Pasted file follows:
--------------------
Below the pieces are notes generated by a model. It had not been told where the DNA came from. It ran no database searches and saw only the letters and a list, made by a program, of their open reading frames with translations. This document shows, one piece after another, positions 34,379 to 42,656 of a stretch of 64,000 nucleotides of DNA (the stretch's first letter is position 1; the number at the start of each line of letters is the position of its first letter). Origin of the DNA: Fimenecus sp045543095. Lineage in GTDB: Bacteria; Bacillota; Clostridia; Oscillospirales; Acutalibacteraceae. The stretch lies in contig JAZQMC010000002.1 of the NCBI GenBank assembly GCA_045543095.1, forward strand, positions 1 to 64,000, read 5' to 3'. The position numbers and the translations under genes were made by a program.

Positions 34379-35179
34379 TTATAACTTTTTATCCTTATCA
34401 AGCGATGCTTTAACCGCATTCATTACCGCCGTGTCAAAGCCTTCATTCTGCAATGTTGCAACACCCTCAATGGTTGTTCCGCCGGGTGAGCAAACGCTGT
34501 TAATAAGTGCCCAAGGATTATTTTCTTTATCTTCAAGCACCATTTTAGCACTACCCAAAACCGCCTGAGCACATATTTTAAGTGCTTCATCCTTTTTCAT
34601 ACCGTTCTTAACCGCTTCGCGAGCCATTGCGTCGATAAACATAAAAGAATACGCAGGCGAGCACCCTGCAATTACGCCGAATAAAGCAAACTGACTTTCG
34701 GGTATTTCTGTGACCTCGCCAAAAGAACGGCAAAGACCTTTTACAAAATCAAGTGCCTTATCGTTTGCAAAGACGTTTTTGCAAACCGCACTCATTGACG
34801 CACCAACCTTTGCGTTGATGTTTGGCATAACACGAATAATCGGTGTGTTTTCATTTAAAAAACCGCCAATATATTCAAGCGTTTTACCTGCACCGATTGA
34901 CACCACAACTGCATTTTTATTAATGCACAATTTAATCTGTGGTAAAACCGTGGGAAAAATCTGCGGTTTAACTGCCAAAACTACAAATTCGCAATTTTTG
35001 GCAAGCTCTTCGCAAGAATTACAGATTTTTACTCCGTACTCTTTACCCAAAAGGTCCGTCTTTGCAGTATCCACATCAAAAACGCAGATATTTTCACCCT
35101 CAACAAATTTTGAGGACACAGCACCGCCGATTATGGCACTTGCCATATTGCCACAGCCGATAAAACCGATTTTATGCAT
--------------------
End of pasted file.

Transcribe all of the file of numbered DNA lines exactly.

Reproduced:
Below the pieces are notes generated by a model. It had not been told where the DNA came from. It ran no database searches and saw only the letters and a list, made by a program, of their open reading frames with translations. This document shows, one piece after another, positions 34,379 to 42,656 of a stretch of 64,000 nucleotides of DNA (the stretch's first letter is position 1; the number at the start of each line of letters is the position of its first letter). Origin of the DNA: Fimenecus sp045543095. Lineage in GTDB: Bacteria; Bacillota; Clostridia; Oscillospirales; Acutalibacteraceae. The stretch lies in contig JAZQMC010000002.1 of the NCBI GenBank assembly GCA_045543095.1, forward strand, positions 1 to 64,000, read 5' to 3'. The position numbers and the translations under genes were made by a program.

Positions 34379-35179
34379 TTATAACTTTTTATCCTTATCA
34401 AGCGATGCTTTAACCGCATTCATTACCGCCGTGTCAAAGCCTTCATTCTGCAATGTTGCAACACCCTCAATGGTTGTTCCGCCGGGTGAGCAAACGCTGT
34501 TAATAAGTGCCCAAGGATTATTTTCTTTATCTTCAAGCACCATTTTAGCACTACCCAAAACCGCCTGAGCACATATTTTAAGTGCTTCATCCTTTTTCAT
34601 ACCGTTCTTAACCGCTTCGCGAGCCATTGCGTCGATAAACATAAAAGAATACGCAGGCGAGCACCCTGCAATTACGCCGAATAAAGCAAACTGACTTTCG
34701 GGTATTTCTGTGACCTCGCCAAAAGAACGGCAAAGACCTTTTACAAAATCAAGTGCCTTATCGTTTGCAAAGACGTTTTTGCAAACCGCACTCATTGACG
34801 CACCAACCTTTGCGTTGATGTTTGGCATAACACGAATAATCGGTGTGTTTTCATTTAAAAAACCGCCAATATATTCAAGCGTTTTACCTGCACCGATTGA
34901 CACCACAACTGCATTTTTATTAATGCACAATTTAATCTGTGGTAAAACCGTGGGAAAAATCTGCGGTTTAACTGCCAAAACTACAAATTCGCAATTTTTG
35001 GCAAGCTCTTCGCAAGAATTACAGATTTTTACTCCGTACTCTTTACCCAAAAGGTCCGTCTTTGCAGTATCCACATCAAAAACGCAGATATTTTCACCCT
35101 CAACAAATTTTGAGGACACAGCACCGCCGATTATGGCACTTGCCATATTGCCACAGCCGATAAAACCGATTTTATGCAT